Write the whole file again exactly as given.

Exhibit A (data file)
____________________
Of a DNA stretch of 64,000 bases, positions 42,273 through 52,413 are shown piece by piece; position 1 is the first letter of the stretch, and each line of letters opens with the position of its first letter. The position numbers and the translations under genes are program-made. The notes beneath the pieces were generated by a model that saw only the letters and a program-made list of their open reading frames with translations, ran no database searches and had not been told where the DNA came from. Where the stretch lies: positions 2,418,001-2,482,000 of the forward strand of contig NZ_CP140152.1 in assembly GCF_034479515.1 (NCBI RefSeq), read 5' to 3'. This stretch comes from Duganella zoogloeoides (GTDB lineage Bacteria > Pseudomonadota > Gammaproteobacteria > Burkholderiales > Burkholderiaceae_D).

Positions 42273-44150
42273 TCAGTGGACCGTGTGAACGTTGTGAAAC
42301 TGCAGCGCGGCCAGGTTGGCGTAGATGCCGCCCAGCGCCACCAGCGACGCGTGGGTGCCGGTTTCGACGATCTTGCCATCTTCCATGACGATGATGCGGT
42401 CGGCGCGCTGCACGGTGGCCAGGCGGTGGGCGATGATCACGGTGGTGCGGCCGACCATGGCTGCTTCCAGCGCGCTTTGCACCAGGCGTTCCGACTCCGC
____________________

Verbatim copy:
Of a DNA stretch of 64,000 bases, positions 42,273 through 52,413 are shown piece by piece; position 1 is the first letter of the stretch, and each line of letters opens with the position of its first letter. The position numbers and the translations under genes are program-made. The notes beneath the pieces were generated by a model that saw only the letters and a program-made list of their open reading frames with translations, ran no database searches and had not been told where the DNA came from. Where the stretch lies: positions 2,418,001-2,482,000 of the forward strand of contig NZ_CP140152.1 in assembly GCF_034479515.1 (NCBI RefSeq), read 5' to 3'. This stretch comes from Duganella zoogloeoides (GTDB lineage Bacteria > Pseudomonadota > Gammaproteobacteria > Burkholderiales > Burkholderiaceae_D).

Positions 42273-44150
42273 TCAGTGGACCGTGTGAACGTTGTGAAAC
42301 TGCAGCGCGGCCAGGTTGGCGTAGATGCCGCCCAGCGCCACCAGCGACGCGTGGGTGCCGGTTTCGACGATCTTGCCATCTTCCATGACGATGATGCGGT
42401 CGGCGCGCTGCACGGTGGCCAGGCGGTGGGCGATGATCACGGTGGTGCGGCCGACCATGGCTGCTTCCAGCGCGCTTTGCACCAGGCGTTCCGACTCCGC